Pitch: disallow `()` from Switch statement case satisfaction


(Erica Sadun) #1

I thought this was long gone but today I found out it is still legal:

switch i {
case 4 ... 6: ()
case 3: print("Here")
default: break
}

Is there a motivating factor for keeping this in the language? The compiler picks up on Void and emits an error. You'd think () would produce the same results but it doesn't.

-- Erica


(Xiaodi Wu) #2

Well, unless I'm mistaken, `()` here is a value. I can replace it with `3`
and the compiler emits a warning about unused results. I'm guessing that
since () is a value of type Void, the warning about unused results isn't
triggered.
While it's true that `Void` causes an error, I can write `Void()` instead
and everything compiles just fine, which is what the `()` is doing too.
Seems fine to me?

···

On Tue, Oct 11, 2016 at 1:43 PM, Erica Sadun via swift-evolution < swift-evolution@swift.org> wrote:

I thought this was long gone but today I found out it is still legal:

switch i {
case 4 ... 6: ()
case 3: print("Here")
default: break
}

Is there a motivating factor for keeping this in the language? The
compiler picks up on Void and emits an error. You'd think () would produce
the same results but it doesn't.

-- Erica

_______________________________________________
swift-evolution mailing list
swift-evolution@swift.org
https://lists.swift.org/mailman/listinfo/swift-evolution


(Haravikk) #3

Hopefully I'm not the only one but… how are we supposed to be doing this? Because () is exactly what I've been using the entire time for cases that I want to ignore (or are handled in code outside the switch). I'm going to have a few dozen files to edit if there's something else I'm supposed to be using…

···

On 11 Oct 2016, at 19:43, Erica Sadun via swift-evolution <swift-evolution@swift.org> wrote:

I thought this was long gone but today I found out it is still legal:

switch i {
case 4 ... 6: ()
case 3: print("Here")
default: break
}

Is there a motivating factor for keeping this in the language? The compiler picks up on Void and emits an error. You'd think () would produce the same results but it doesn't.

— Erica


(Robert Widmann) #4

I agree, though it may seem counterintuitive at first. () is a value of unit type that exists here to satisfy the sema’s requirements that all branches are destructive, productive or defer to another productive branch.

~Robert Widmann

···

On Oct 11, 2016, at 2:54 PM, Xiaodi Wu via swift-evolution <swift-evolution@swift.org> wrote:

Well, unless I'm mistaken, `()` here is a value. I can replace it with `3` and the compiler emits a warning about unused results. I'm guessing that since () is a value of type Void, the warning about unused results isn't triggered.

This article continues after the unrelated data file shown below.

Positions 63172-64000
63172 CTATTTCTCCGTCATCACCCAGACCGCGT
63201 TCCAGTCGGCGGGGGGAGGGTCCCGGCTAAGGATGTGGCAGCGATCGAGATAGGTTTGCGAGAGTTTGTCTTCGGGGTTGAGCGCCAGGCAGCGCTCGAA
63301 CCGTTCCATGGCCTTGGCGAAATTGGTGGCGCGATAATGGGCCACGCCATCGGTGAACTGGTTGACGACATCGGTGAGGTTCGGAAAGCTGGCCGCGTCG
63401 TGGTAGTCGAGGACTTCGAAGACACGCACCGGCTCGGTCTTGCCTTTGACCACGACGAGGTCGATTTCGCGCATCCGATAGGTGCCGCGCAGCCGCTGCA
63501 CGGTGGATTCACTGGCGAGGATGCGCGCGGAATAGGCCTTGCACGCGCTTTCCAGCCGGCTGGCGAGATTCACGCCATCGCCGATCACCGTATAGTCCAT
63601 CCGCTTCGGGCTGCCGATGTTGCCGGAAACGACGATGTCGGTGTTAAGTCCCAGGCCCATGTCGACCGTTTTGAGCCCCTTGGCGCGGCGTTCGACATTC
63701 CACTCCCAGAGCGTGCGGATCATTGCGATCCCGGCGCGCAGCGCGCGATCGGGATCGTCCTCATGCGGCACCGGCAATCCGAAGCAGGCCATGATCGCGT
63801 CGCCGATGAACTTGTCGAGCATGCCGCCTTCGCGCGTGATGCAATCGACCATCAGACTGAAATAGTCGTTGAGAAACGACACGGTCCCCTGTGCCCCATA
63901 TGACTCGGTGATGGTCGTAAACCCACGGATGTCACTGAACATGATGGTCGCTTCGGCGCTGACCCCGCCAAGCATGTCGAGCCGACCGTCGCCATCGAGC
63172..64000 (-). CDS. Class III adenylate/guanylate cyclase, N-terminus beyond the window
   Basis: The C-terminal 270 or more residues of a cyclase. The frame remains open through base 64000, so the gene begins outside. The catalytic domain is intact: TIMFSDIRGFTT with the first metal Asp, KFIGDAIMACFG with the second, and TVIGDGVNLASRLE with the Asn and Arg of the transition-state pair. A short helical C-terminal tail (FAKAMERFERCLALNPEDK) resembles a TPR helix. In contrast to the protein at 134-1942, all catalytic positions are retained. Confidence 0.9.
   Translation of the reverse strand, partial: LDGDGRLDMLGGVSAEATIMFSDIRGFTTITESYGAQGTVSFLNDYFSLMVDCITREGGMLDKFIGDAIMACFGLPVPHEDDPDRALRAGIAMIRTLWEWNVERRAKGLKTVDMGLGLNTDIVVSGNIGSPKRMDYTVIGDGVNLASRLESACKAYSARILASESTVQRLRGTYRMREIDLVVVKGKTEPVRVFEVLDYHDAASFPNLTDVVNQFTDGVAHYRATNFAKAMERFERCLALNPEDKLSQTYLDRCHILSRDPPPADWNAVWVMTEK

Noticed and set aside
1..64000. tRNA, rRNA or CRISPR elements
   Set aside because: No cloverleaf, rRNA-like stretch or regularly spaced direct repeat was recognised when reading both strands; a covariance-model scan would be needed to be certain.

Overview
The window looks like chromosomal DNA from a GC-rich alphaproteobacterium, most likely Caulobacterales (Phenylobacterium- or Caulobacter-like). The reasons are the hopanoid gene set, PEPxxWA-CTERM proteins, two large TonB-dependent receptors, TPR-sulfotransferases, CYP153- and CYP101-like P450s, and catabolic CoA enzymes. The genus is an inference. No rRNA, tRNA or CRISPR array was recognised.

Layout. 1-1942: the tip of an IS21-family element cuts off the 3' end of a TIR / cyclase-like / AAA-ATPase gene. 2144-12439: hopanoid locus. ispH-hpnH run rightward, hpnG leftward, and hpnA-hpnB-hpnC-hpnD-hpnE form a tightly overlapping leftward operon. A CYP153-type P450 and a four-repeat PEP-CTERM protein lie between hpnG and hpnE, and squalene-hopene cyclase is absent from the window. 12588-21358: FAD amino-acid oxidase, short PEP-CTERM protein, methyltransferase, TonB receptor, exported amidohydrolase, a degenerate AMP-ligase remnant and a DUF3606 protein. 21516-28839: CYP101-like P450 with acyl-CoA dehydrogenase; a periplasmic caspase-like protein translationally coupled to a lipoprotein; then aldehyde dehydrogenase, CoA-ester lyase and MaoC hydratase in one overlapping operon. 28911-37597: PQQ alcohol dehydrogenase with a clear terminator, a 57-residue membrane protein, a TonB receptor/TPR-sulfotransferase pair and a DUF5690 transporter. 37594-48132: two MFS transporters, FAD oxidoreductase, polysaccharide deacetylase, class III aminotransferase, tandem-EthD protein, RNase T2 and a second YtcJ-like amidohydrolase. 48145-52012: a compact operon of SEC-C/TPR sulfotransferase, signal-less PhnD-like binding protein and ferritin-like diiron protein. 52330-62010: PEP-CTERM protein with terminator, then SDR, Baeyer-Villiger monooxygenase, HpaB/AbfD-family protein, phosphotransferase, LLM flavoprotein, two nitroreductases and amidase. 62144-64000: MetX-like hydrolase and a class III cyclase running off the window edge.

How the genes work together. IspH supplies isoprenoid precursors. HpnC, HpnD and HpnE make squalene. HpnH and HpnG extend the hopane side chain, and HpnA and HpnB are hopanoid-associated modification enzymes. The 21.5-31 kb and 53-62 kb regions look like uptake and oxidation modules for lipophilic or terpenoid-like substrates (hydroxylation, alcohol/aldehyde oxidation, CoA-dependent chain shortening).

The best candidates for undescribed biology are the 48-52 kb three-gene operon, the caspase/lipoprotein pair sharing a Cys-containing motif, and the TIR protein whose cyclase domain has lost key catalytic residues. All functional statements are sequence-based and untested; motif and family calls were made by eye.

While it's true that `Void` causes an error, I can write `Void()` instead and everything compiles just fine, which is what the `()` is doing too. Seems fine to me?

On Tue, Oct 11, 2016 at 1:43 PM, Erica Sadun via swift-evolution <swift-evolution@swift.org <mailto:swift-evolution@swift.org>> wrote:
I thought this was long gone but today I found out it is still legal:

switch i {
case 4 ... 6: ()
case 3: print("Here")
default: break
}

Is there a motivating factor for keeping this in the language? The compiler picks up on Void and emits an error. You'd think () would produce the same results but it doesn't.

-- Erica

_______________________________________________
swift-evolution mailing list
swift-evolution@swift.org <mailto:swift-evolution@swift.org>
https://lists.swift.org/mailman/listinfo/swift-evolution

_______________________________________________
swift-evolution mailing list
swift-evolution@swift.org
https://lists.swift.org/mailman/listinfo/swift-evolution


(Alex Blewitt) #5

You can have a 'break' there, which is equivalent to a nop but without a return value. Whether that's what you're supposed to do or not is a different issue :slight_smile:

Alex

···

On 13 Oct 2016, at 11:06, Haravikk via swift-evolution <swift-evolution@swift.org> wrote:

On 11 Oct 2016, at 19:43, Erica Sadun via swift-evolution <swift-evolution@swift.org <mailto:swift-evolution@swift.org>> wrote:

I thought this was long gone but today I found out it is still legal:

switch i {
case 4 ... 6: ()
case 3: print("Here")
default: break
}

Is there a motivating factor for keeping this in the language? The compiler picks up on Void and emits an error. You'd think () would produce the same results but it doesn't.

— Erica

Hopefully I'm not the only one but… how are we supposed to be doing this? Because () is exactly what I've been using the entire time for cases that I want to ignore (or are handled in code outside the switch). I'm going to have a few dozen files to edit if there's something else I'm supposed to be using…


(Erica Sadun) #6

Fair enough. I defer to both of you.

Thanks, -- E

···

On Oct 11, 2016, at 1:41 PM, Robert Widmann <devteam.codafi@gmail.com> wrote:

I agree, though it may seem counterintuitive at first. () is a value of unit type that exists here to satisfy the sema’s requirements that all branches are destructive, productive or defer to another productive branch.

~Robert Widmann